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Kawasaki knows it has a good thing with the current Ultra design. The hull is a beast, up for the task of handling the toughest waters, yet still able to turn and burn its way around buoy courses, real or imagined. The deck above likewise excels. Its design positions both driver and passenger in comfort, and is capable of hauling an abundance of gear. It’s a great combination for the flagship 300 LX...but if you’re willing to sacrifice a little of that awesome speed, also a promising platform for the more recreationally minded Ultra LX.
Can Less Be More?
What differentiates the Ultra LX from its 300 hp siblings is the engine, or more specifically, a few items left off the ultimate parts list – namely the supercharger and intercooler. Without them, speed is certainly compromised, but cost shrinks, both on the showroom floor and, later, at the gas pump. Even without the supercharger/intercooler bump, what remains is a powerful engine, a 1,498cc mill based on the ZX-14 sport bike. It produces a respectable 160 horsepower, while churning out nearly 1,000 pounds of thrust via the craft’s 155mm jet pump. That gives the craft all the pulling power necessary to pull skiers and wakeboarders, while still delivering a satisfying ride when racing your buddies across the water. No, you won’t tear across the water at 65 mph (I recorded 53.7 mph during my testing), but top speed is not the goal. Instead, Kawi has designed a craft with a focus on family fun and touring.
That first goal is accomplished through versatility. As previously mentioned, the LX can handle a lot of different riding conditions. Straight-line stability is top notch, enhanced by a grooved ride plate and integrated sponsons, which also aid in cornering. A deep 22.5-degree deadrise cleaves through wakes, rather than cause the hull to bounce across them, and is able to maintain its course without surprises.
The Ultra LX features a bolstered touring seat that provides good back support.
That latter goal is reflected in not a single grandiose feature, but instead several decidedly practical ones. The first is the craft’s plush touring seat. It’s bolstered to provide back support, essential on longer rides, and divided into tiers, positioning riders in back higher than the driver so as not to simply stare at the back of a life jacket. The Ultra’s trademark storage and fuel capacities (60 and 20.6 gallons respectively) also tie in well with touring, with space for more gear than average and the fuel to get you in between even far-flung gas stops. Five-position tilt steering further improves rider comfort, tailoring the craft to different-size drivers, or pivoting upward to facilitate standing when absorbing waves in rough water.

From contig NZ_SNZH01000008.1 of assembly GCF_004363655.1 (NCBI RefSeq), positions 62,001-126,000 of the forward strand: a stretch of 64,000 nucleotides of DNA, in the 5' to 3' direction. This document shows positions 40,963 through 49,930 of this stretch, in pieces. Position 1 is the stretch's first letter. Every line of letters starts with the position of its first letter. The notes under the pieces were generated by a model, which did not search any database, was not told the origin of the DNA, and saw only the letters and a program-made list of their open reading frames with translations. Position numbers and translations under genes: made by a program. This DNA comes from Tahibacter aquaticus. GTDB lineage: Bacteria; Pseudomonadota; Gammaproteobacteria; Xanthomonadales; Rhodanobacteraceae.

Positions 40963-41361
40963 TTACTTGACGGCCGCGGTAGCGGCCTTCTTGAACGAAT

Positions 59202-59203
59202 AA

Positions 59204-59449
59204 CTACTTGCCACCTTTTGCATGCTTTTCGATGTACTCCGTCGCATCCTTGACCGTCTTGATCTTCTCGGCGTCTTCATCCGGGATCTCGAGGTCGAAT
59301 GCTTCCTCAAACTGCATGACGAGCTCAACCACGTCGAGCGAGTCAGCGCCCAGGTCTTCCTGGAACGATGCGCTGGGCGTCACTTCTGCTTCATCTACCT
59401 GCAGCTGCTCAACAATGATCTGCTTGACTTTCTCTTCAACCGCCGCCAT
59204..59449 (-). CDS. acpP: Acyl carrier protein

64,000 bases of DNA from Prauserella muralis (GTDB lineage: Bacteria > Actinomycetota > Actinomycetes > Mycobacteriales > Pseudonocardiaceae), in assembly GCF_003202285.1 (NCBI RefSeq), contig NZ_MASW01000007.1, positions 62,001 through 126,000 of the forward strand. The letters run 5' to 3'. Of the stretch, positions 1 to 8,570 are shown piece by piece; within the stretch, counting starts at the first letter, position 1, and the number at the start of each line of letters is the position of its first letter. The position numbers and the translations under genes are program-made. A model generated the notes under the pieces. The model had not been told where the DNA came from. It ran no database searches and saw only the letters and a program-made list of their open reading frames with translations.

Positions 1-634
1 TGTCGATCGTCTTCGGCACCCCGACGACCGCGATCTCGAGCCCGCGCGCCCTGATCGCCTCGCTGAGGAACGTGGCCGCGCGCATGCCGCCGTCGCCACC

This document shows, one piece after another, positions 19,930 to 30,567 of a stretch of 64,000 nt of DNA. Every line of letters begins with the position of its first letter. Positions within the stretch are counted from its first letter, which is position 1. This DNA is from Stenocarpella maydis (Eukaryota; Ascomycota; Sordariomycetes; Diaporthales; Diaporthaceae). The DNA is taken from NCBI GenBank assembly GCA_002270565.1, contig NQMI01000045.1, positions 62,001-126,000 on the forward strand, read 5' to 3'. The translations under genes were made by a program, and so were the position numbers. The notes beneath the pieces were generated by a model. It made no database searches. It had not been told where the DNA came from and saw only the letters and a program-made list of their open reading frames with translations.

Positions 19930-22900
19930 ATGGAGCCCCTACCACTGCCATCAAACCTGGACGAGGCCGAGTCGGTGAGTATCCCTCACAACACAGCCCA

Other nice touches include an easy-to-see LCD display, and a portside-mount reverse lever. The latter position allows a driver to use reverse and throttle simultaneously, which eases docking or maneuvering in tight quarters. Molded-in splash deflectors keep spray to a minimum. A spring-loaded boarding ladder eases getting back aboard the craft should you take a planned, or unplanned, swim.
The Sweet Spot
Kawasaki likes to say that the Ultra LX has found that sweet spot between performance and efficiency. We agree. The craft maintains all the same advantages and strengths of the premier 300 hp flagships, but by foregoing the supercharger and intercooler, lowers the price of entry for a large range of enthusiasts who likely won’t miss those 65 mph speeds. At the same time, it lowers the cost of use throughout the craft’s lifespan.
For the right consumer, that’s a win-win.
Related Reading2011 Kawasaki Jet Ski Ultra LX Reviewhttp://www.personalwatercraft.com/manufacturers/kawasaki/2011-kawasaki-ultra-lx-review-1044.html2013 Kawasaki Jet Ski Ultra 300X Reviewhttp://www.personalwatercraft.com/manufacturers/kawasaki/2013-kawasaki-jet-ski-ultra-300x-review-1164.html2013 Kawasaki Jet Ski STX-15F Reviewhttp://www.personalwatercraft.com/manufacturers/kawasaki/2013-kawasaki-jet-ski-stx15f-review-1157.html
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